A 35-year-old man with grade 4B Hodgkin's disease presents with a 3-day history
of fever, rigors, dyspnea, a non-productive cough, and multiple skin lesions.
Physical examination is notable for a temperature of 38.5ºC, a pulse of 110 beats/minute, a respiratory rate of 28 breaths/minute, and a blood pressure of 110/60 mmHg. His legs are covered with multiple encrusted pustules (see panel 1 below) and his lung exam is notable for diffuse inspiratory crackles. He has a grade 3 holosystolic murmur heard loudest over the mitral area.
A PA of the chest shows a right hilar mass lesion and a miliary infiltrate. A modified acid fast stain of an aspirate from one of the skin lesions is shown below (see panels 2 & 3 below).
What is your diagnosis, what test(s) do you want to order to confirm your suspicions, and what treatment, if any, do you recommend?
DIAGNOSIS:Disseminated nocardiosis. Nocardia asteroides is an opportunistic aerobic bacterium of higher order whose physical characteristics
resemble those of actinomyces - a strictly anaerobic organism. Both species are Gram
positive branching beaded coccobacilli, whereas nocardia is also modified acid fast
positive (see right panel above). There are over a hundred nocardia species, many
of which are implicated in human disease. Nocardia is a ubiquitous soil organism involved
in the decay of organic materials.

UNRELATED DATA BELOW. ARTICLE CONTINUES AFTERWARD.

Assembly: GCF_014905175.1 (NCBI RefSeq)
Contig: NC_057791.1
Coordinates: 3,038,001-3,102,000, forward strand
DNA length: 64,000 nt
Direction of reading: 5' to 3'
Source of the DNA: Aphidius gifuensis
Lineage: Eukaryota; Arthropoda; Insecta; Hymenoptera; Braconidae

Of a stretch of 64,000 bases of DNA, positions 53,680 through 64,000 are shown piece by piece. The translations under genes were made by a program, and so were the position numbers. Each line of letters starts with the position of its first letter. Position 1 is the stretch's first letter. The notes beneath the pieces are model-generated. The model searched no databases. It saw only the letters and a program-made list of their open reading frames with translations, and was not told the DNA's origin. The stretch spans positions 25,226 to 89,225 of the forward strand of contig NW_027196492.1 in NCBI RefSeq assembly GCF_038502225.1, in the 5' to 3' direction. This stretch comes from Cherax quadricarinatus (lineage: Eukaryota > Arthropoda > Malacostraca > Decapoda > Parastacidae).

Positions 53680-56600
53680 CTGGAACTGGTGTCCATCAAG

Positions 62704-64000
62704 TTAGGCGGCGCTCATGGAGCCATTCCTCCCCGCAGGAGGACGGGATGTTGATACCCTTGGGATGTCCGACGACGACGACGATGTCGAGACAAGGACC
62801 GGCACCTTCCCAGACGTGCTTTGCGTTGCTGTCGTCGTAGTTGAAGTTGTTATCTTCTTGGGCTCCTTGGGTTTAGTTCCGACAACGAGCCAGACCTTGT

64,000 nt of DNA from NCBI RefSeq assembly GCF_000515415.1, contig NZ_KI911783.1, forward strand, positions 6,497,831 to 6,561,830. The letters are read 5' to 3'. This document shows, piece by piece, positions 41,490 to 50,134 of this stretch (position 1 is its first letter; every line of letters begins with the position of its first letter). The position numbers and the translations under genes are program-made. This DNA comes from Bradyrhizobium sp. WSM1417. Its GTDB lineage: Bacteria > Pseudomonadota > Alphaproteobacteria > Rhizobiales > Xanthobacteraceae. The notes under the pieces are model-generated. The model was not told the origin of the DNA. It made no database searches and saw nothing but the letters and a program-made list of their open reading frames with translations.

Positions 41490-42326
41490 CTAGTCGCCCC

Nocardia usually gains entry through the lungs where it is characterized by its ability to cause a subacute pneumonia and to mimic miliary and cavitary tuberculosis and tumor (see middle panel above). In the host, with defective cell-mediated immunity, dissemination to the brain (most common), skin (see left panel above), and internal organs, may occur. In addition to his skin and pulmonary involvement, the presented case had nocardia endocarditis and a one liter abdominal wall nocardia abscess.
Trimethoprim (10-20 mg/kg)-sulfamethoxazole (50-100 mg/kg) (TMZ-SMX) given in two divided doses per day is the drug of choice in most cases of nocardia infection. Daily doses TMZ-SMX doses can be reduced to as little as 5/25 mg/kg after induction therapy. For immunocompromised hosts and for those who are immunologicaly competent with brain abscesses, treatment should continue for 12 months. Pulmonary involvement in normal hosts requires 6-12 months of treatment.
Unfortunately, the presented case expired despite the introduction of parenteral treatment with TMZ-SMX.